Friday, July 29, 2016

Sawdust and The Savior

Copyright © Edward Riojas

“Is not this the carpenter’s son?” Matthew 13:55

Before beginning His ministry, Jesus presumably worked in Joseph’s workshop. We aren’t told anything about it, but sons customarily learned the family trade while earning their keep. Most Biblical folks held jobs. It is natural to assume, therefore, that The Christ tired His hands while working wood in His earthly-father’s shop.
“Joseph the Carpenter”
Georges de la Tour. 1645.
(Louvre, Paris)

The theme of Jesus working in the woodshop has long been popular among artists. There are icons on the subject, masters have tinkered with the theme, and Bible storybook illustrators still relish the chance in showing Christ working with planes and saws. And hammers. And nails.

Georges de la Tour went minimal with his depiction, but perhaps the artist skimped a bit too much. Even the title of his piece, “Joseph the Carpenter,” denies Jesus – or at least ignores His presence. Still, the piece richly plays light against dark, and deeply models the figures. Joseph’s furrowed brow is lit by de la Tour’s signature light source – a single candle, held by Christ. The piece uses understated symbolism in painting Jesus as The Light of the world, although the reality is that carpenters would definitely want more light than a single candle when working with sharp tools.
“Christ in the House of His Parents”
John Everett Millais. 1849–50.
(Tate, London)

John Everett Millais took a stab with his controversial “Christ in the House of His Parents.” The Pre-Raphaelite artist took cues from earlier traditions in loading the margins with symbolism, but the scene is somewhat awkward and certainly schmaltzy. In the tableau, a young Jesus has gotten a wound from an errant nail, and Saint Anne, John the Forerunner, and the Mother of our Lord all come to the rescue of the stigmata. John, of course, looks a bit too much like Bam-Bam. Hyper-critical contemporary of Millais, Charles Dickens, raked the image of Mary over the coals as, “[An alcoholic] so hideous in her ugliness that ... she would stand out from the rest of the company as a Monster, in the vilest cabaret in France, or the lowest gin-shop in England.” Ouch, Chuck!
“The Shadow of Death”
William Holman Hunt. 1873.
(Manchester Art Gallery, England)

Supposedly, William Holman Hunt’s take on Jesus in the carpenter’s shop was a much better success. I have a strong affinity for the Pre-Raphaelites. If, however, the Pre-Raphaelite movement was hung on this piece alone, I would detest them all. It is loaded with schmaltz, garish color, and an unbelievable pose. I can‘t think of a more ridiculous image of Christ on the planet. What is supposed to be Jesus’ post-sawing stretch exists solely to create the shadow of Christ on the cross. The only stretch is the contrivance itself. The image is hard to look at, and falls flat as a silly liturgical dancer. On velvet.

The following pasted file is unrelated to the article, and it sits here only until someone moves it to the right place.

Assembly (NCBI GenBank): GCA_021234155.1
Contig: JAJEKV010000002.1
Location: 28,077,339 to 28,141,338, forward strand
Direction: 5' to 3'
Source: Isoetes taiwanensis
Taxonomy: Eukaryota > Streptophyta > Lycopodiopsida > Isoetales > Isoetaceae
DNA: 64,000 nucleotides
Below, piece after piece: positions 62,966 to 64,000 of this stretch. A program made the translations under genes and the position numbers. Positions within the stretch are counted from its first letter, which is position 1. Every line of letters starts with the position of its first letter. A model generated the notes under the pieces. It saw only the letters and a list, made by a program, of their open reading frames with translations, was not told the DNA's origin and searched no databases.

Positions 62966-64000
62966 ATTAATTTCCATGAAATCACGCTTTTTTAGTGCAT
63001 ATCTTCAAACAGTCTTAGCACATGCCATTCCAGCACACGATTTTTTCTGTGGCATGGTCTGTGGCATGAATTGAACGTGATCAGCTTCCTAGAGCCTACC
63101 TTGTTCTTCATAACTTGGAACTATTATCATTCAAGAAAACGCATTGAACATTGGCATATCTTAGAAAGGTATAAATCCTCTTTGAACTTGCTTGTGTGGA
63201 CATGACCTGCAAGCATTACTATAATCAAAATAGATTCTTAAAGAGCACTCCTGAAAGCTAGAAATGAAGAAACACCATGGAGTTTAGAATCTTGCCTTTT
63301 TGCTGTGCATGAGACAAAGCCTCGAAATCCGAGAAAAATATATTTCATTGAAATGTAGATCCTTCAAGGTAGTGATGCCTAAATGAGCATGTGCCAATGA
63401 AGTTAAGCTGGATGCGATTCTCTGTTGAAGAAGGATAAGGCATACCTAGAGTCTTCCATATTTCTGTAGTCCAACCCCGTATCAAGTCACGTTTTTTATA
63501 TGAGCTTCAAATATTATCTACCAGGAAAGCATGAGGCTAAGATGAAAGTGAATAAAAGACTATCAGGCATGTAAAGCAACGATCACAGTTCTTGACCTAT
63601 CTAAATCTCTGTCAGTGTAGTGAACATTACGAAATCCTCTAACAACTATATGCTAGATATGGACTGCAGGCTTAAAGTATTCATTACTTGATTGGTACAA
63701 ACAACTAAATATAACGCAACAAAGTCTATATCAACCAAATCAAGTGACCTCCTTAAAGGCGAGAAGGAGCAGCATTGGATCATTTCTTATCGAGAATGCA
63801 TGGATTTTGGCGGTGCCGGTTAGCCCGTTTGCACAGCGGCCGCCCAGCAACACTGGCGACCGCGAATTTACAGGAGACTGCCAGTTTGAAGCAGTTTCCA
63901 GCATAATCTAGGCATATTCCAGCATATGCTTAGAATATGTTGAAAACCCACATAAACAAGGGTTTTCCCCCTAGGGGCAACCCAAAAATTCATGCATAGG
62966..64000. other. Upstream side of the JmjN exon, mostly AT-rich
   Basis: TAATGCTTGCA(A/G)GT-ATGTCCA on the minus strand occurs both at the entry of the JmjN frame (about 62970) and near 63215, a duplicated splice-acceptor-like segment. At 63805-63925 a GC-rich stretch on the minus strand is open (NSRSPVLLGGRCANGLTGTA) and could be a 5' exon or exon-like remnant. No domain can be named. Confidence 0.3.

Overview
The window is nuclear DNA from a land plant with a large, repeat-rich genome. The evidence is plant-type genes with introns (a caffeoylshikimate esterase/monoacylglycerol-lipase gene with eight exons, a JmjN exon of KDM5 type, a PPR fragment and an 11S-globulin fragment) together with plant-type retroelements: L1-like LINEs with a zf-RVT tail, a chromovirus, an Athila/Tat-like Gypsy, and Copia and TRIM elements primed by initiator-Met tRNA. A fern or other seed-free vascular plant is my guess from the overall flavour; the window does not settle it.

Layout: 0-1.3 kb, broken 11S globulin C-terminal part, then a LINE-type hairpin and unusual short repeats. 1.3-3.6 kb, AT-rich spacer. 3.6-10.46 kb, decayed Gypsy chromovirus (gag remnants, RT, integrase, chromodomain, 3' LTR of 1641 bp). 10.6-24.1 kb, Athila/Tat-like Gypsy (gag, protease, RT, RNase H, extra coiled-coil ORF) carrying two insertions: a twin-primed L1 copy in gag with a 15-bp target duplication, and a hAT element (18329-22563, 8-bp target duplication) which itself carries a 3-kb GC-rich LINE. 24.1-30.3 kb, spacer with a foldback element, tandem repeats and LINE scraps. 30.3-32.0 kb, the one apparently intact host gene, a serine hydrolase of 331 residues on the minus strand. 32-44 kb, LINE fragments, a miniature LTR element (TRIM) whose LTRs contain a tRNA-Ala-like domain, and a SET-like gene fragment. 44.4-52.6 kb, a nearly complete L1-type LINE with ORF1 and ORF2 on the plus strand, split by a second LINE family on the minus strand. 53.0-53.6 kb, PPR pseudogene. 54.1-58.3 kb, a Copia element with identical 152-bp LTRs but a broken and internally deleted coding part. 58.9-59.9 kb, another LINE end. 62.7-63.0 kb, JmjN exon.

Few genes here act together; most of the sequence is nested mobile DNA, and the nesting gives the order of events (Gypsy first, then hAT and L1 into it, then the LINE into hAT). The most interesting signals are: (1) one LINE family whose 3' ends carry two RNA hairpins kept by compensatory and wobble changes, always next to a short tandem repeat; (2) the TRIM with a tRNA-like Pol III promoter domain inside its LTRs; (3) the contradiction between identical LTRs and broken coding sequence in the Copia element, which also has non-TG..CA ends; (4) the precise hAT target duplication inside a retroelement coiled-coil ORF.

None of these examples show Christ as simply working at the vocation of carpenter, without visual gimmicks or contrived settings. It is worth noting that Jesus urged his disciples to be “Fishers of men,” while shying from that particular vocation Himself. He was a carpenter. Jesus probably wasn’t one so that future artists could show Him prophetically building a cross or impaling His foot on a nail. Perhaps He worked as a carpenter because the craft relies solely on using thoroughly dead material, and giving it new life and purpose as a totally different thing.

Friday, July 22, 2016

The Birthright Brothers

Copyright © Edward Riojas

There’s a little bit of Esau in me.

Ask my kids if I may take my shirt off at the beach and you will almost HEAR the eyes rolling. I’ve been called “Silverback,” “Sasquatch” – you name it. I know this might be too much information, but I have been marked with a unique, visual reminder of my imperfection. As if I need such a thing. Doctors have scrutinized the patch of goat-like hair on my left shoulder and have simply shrugged. It’s not my twin – it’s just me. So when the Biblical detail comes up of Jacob donning goat skin to snag a blessing from his blind father, I don’t need a great imagination. It makes total sense to me.
“Esau Selling His Birthright”
Hendrick ter Brugghen. c. 1627.
(Museo Thyssen-Bornemisza, Madrid)

Most artists, however, seem to have trouble with this one. There are no depictions of Esau with Hypertrichosis – the “Werewolf Syndrome – which might make things visually plausible. Some folks hint at a black Esau and white Jacob, stretching things to non-Biblical proportions. Most artists, however, make Jacob and Esau more identical than polar-opposite.